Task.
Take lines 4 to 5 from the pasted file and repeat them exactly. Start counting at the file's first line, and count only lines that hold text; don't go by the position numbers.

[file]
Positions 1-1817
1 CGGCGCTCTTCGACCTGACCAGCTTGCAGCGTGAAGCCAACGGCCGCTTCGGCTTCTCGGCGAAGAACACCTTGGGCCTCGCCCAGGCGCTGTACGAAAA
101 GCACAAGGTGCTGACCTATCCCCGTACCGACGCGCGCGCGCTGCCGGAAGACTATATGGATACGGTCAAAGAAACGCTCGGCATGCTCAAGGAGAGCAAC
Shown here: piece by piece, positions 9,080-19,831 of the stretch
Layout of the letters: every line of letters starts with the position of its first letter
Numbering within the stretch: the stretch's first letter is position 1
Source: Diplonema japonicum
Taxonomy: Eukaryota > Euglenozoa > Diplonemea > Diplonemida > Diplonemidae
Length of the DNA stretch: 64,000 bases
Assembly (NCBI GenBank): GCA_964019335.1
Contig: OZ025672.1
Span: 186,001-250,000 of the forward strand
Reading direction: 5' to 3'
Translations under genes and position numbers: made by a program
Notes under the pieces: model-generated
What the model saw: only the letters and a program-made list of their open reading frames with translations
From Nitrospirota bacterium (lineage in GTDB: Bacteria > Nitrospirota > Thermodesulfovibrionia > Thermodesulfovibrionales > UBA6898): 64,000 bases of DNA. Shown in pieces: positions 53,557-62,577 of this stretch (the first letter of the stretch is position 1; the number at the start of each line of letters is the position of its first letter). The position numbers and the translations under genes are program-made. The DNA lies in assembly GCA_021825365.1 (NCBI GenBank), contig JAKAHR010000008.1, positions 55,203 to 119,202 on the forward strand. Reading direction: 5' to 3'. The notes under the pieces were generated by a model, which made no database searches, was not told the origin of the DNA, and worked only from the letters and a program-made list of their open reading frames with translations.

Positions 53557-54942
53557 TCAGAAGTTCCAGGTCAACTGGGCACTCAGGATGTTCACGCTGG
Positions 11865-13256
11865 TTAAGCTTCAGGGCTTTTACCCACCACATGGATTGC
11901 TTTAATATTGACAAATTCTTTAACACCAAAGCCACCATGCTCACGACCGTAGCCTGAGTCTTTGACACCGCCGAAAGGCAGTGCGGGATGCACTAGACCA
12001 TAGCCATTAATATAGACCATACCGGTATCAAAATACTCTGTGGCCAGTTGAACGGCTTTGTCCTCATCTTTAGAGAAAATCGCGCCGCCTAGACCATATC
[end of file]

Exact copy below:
Shown here: piece by piece, positions 9,080-19,831 of the stretch
Layout of the letters: every line of letters starts with the position of its first letter